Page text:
There's no plot to speak of, its just an insight into underclass America. The filthy circumstances these people live in will make you cringe, as will their moronic forms of socialising, which includes cheered-on chair smashing.
The film is certainly laced with pretension, and there are pointless scenes that just reek of 'art-house'. I can understand why some people wouldn't like it; it's non-linear, quirky narrative is very likely to polarise audiences. However, I found the veritable aberrance of the film undeniably interesting.
While 'Gummo' isn't that good, its candid realism makes its uneventful narrative quite engrossing; it may well be the most peculiar film you ever see.
Throughout the film, I found myself saying, "Harmony Korine is the poet of chaos." There's never been anyone like him, and I suspect there never will be another.
"Gummo" contains a lot of what appears to be documentary footage taken in and around the town of Xenia, Ohio. Interspersed with this are scenes with actors who play the townsfolk. In most cases, Korine appears to use non-professional actors, plus Chloe Sevigny, who has a small but indelible part. Sevigny at the time had not yet become an established actress, having just appeared in "Kids," her debut film. Now of course she's gone onto major acting roles, such as on HBO's "Big Love." For "Gummo," she dyed her hair and eyebrows platinum blonde, and the effect is mesmerizing and frightening. Also unforgettable is the scene where she appears topless with black electrical tape on her nipples, a la Wendy O. Williams.
But the film is mostly focused on the troubled boys of the town, who go around torturing cats and each other. Korine trains his freakshow gaze also on the many people of the town who are semi-retarded. It becomes hard to define retarded (by which I mean mentally disabled in the clinical sense) when so many of the intellectually normal townspeople appear to have chosen to remain at the mental level of a retarded person. Korine appears to be very interested in this social phenomenon, as I have been in my own life. I call it the bizarre phenomenon of voluntary retardation.
Korine blurs the line between the clinically and voluntarily retarded in a disturbing way by including some footage of disabled people. Especially shocking is the footage of a woman who appears to have Down Syndrome playing a garishly made-up prostitute who is pimped out to the local teenage boys by her brother. That is the one scene in the film that brought tears to my eyes.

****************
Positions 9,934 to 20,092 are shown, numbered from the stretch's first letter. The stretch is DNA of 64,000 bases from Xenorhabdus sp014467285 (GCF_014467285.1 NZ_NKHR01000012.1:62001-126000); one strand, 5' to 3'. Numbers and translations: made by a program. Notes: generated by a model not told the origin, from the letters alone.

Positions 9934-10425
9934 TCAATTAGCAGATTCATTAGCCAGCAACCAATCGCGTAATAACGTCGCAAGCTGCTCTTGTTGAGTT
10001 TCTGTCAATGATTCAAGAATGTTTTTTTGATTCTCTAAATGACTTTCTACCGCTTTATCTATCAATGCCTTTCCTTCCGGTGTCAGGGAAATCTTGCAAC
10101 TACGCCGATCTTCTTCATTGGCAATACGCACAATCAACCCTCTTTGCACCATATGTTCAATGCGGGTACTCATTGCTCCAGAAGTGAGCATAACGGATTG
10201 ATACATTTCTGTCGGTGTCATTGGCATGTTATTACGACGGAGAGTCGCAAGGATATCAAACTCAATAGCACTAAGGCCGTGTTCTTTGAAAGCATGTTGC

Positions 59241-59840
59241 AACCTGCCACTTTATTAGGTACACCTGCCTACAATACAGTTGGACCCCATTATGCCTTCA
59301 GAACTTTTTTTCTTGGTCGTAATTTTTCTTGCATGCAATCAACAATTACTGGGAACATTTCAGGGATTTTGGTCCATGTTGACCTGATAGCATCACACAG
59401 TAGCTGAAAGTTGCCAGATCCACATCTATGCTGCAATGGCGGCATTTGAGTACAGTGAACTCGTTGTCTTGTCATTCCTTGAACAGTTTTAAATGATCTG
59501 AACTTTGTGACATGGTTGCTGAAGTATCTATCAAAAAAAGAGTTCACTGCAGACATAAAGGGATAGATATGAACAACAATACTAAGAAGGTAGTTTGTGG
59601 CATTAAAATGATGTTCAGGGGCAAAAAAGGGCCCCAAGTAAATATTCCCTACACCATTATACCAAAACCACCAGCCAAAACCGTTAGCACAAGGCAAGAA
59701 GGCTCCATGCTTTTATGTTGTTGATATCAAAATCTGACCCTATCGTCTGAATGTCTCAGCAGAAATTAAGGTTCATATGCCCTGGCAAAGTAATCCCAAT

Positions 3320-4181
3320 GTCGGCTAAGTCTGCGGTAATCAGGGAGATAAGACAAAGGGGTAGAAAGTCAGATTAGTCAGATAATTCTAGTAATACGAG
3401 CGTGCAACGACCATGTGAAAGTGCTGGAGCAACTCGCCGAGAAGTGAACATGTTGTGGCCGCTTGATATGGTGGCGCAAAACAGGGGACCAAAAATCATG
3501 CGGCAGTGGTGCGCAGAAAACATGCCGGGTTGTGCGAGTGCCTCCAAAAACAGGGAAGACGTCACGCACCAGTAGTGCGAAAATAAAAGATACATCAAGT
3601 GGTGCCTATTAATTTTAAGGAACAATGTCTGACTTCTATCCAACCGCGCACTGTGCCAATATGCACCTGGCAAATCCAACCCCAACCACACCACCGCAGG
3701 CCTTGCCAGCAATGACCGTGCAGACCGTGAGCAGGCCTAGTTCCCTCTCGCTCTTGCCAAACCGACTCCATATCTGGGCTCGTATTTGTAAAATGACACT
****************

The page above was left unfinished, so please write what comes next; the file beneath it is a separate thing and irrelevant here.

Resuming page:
Anyone from a lower-class background (such as I) will recognize many of the faces and imagery here. Finally an artist has come along who stares into the face of lower-class horror and doesn't look away.
There are substantial weaknesses in the film, however, particularly in the direction of the boys who play the biggest roles. First is the young boy with the weird hairdo who is pictured in the movie poster; the other is his older sidekick. These inseparable boys are played by semi-trained actors who appear to have no idea what they are doing or what the film is trying to say. They walk around awkwardly, seemingly saying to themselves, "Why does this wacky director force me to wear this ridiculous hairdo?" Nothing they do seems authentic. Either Korine intentionally worked this awkwardness into the film for a distancing effect, to archly differentiate it from the more documentary-like footage, or he just did not know what he was doing with these actors. I tend to think it was the latter.
Also problematic is Korine's relentlessly negative view. As troubled as the under-class is, it is not 100% screwed up. Korine's view is so skewed toward the negative that at times it seems polemical and limited. In my mind, the hallmark of a great artist is a holistic view. Korine may be capable of that, but he does not exhibit it here. (He does exhibit it in his 2008 near-masterpiece "Mister Lonely," where he has the guts to show love.)
There is no doubt, though, that "Gummo" more brilliantly captures the horrific aspects of the impoverished rural under-class than anything that ever came before it. Highly recommended for fans of true art who have a strong stomach for nihilism.
The movie itself is not bad, the first scene is "artistic cool", but it´s nothing but a waste of time.
Another independent American film. Another movie to shock. Chloe Sevigny and her typical roles.
*I´m not missing the whole point as some people can say. I am only tired of these "innovative, rare, amazing" films.
They could've done a hell of a lot more with the rabbit character; I rather enjoyed his parts. And the editing, too. It really captured the family home-video feel. On the other hand, the music, while perhaps necessary, rather irritated me.
I have to be honest...I'm not sure how I feel about this one? And I'm a big fan of "quirky", which this film definitely is.
Part of me really enjoyed the visually sporadic "fly on the wall" feel that it has, while part of me feels like at least a slight narrative would have been nice.
Part of me felt like I was watching someone's (mostly well filmed) sometimes awkwardly personal home movies, while at other times I felt like things that were being done and said were a bit too contrived to be even feign realism.
I almost feel like trying to tie it all together by saying it's "a town living in the aftermath of a tornado" almost weakens the experience of the film as it really has no bearing on what follows and leads you to look for some sort of narrative which isn't there.